I’ve had a string of books filled with unpleasant and untrustworthy characters. Likeability is not a requirement for me as a reader. Stories of people from whom I’d run screaming in real life can yield psychological insights, an engaging puzzle, or the sheer pleasure of nuanced characterisation. However, sometimes I need a break.
This gentle book, by an author recommended by my friend Christine, fit the bill.
Lillian taught herself to cook at a young age when her mother, shocked by her husband’s departure, disappeared into books. Proceeding by trial and error, eschewing cookbooks, Lillian became adept at assessing what sort of food a person needs and providing it.
The school of the title is a class Lillian teaches regularly at her restaurant on Monday nights when the restaurant is closed. As she gets to know her students, she is able to concoct lessons suited to their individual needs.
They range in age from a girl with heavy black eyeliner to a “fragile-looking” elderly woman. In between are an older couple, a young stay-at-home mother, a man clouded with sadness, a computer scientist, and a gorgeous Italian woman.
Each chapter takes one student, exploring their background, their wounds and gifts, through the particular dish or dishes being prepared that night. For example, Antonia is a kitchen designer, stumped by her current task. Her clients are restoring a beautiful old house, but their vision of a sleek modern kitchen with concrete floors and black cabinets fills Antonia with dismay. Not only is it wrong for the house, but it would mean destroying everything that is lovely about the room now.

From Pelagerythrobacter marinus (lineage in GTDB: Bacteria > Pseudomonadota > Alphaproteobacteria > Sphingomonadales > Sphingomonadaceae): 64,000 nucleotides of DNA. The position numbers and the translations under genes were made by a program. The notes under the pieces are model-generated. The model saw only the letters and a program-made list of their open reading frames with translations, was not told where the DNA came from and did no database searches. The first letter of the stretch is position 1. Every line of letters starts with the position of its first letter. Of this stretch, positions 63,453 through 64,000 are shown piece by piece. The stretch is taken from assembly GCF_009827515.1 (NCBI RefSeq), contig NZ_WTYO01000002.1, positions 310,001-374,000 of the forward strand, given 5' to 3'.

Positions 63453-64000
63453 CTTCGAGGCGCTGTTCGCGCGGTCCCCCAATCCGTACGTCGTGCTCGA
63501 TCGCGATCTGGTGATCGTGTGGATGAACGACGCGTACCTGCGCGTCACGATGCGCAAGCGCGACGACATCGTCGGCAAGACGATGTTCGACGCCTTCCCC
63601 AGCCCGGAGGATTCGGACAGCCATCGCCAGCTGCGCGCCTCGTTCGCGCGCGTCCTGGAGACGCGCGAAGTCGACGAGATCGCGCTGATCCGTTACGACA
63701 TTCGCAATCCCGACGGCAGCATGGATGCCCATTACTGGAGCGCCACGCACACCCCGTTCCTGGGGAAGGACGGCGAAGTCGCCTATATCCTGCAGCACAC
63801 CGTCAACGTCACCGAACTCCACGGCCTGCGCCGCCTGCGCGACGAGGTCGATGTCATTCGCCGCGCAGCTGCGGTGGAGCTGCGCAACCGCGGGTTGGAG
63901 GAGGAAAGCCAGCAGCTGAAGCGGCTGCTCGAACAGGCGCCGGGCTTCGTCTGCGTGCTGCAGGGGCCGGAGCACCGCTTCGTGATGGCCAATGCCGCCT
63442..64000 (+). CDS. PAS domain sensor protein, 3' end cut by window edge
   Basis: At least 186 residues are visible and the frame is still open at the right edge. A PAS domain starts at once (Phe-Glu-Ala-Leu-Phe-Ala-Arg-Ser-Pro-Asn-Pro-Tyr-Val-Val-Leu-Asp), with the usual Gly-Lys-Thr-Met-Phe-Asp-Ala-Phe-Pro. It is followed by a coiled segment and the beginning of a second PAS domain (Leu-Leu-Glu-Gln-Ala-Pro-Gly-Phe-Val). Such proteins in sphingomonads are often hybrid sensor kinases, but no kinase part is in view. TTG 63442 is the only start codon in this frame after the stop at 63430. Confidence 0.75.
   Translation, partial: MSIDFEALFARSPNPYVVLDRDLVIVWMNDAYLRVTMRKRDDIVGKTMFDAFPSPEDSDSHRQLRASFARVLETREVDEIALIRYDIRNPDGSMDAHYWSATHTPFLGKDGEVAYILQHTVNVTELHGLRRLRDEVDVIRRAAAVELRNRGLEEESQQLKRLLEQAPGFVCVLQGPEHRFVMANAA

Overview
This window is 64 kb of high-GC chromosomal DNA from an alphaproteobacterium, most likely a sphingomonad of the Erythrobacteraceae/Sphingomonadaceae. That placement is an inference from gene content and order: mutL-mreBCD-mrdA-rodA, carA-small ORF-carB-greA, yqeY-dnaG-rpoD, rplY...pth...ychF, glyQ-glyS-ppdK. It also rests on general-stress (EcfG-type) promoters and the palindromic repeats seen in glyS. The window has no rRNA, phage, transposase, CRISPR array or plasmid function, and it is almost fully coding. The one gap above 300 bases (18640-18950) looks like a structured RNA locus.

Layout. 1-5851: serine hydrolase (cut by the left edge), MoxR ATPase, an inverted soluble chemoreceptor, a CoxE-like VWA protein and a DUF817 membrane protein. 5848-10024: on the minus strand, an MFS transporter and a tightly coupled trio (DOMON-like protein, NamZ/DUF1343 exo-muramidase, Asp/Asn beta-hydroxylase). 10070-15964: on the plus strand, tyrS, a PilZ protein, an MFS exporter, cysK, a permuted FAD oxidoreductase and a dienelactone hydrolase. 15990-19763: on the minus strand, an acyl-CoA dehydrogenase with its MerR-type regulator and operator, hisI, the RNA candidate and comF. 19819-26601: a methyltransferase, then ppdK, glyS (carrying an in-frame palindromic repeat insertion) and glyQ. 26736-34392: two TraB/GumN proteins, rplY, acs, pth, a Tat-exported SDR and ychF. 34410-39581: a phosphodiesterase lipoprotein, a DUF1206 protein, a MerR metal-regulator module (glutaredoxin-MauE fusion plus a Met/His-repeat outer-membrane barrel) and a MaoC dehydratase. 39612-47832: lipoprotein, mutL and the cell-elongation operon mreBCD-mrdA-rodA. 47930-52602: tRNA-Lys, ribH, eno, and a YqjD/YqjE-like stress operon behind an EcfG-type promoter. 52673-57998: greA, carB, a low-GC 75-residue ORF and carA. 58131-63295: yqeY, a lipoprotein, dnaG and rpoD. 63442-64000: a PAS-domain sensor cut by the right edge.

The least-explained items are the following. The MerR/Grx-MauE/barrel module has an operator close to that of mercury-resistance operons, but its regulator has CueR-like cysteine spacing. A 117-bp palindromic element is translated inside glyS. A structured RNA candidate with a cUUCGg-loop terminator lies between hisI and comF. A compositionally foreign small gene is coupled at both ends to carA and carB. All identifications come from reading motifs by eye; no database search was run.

For Antonia, the scarred wooden table, the window seat overlooking a kitchen garden, and the warm and welcoming open fireplace remind her of grandmother’s kitchen. So Lillian has the class make Thanksgiving dinner that night. At first that seems cruelly calculated to drive home the distance between that Italian village where Antonia’s grandmother lives and this new country with its baffling custom of celebrating by stuffing themselves and then falling asleep.
However, the menu is not a traditional one. While keeping traditional Thanksgiving foods such as turkey, cranberries, corn, and green beans, Lillian’s dishes rearrange and combine them with ingredients Antonia’s grandmother would use: rosemary, pancetta, gorgonzola, pine nuts.
More than these portraits, which make the book seem more like a connected series of short stories, what I loved was the sensuality of the writing. Not surprising, I guess, when you’re writing about food, but Bauermeister truly had me smelling the rosemary, tasting the heirloom tomato, feeling for the pieces of crabmeat in their tiny shell chambers.
It’s a lovely book, and one I highly recommend if you need a restorative break.
What book do you turn to when you need a rest?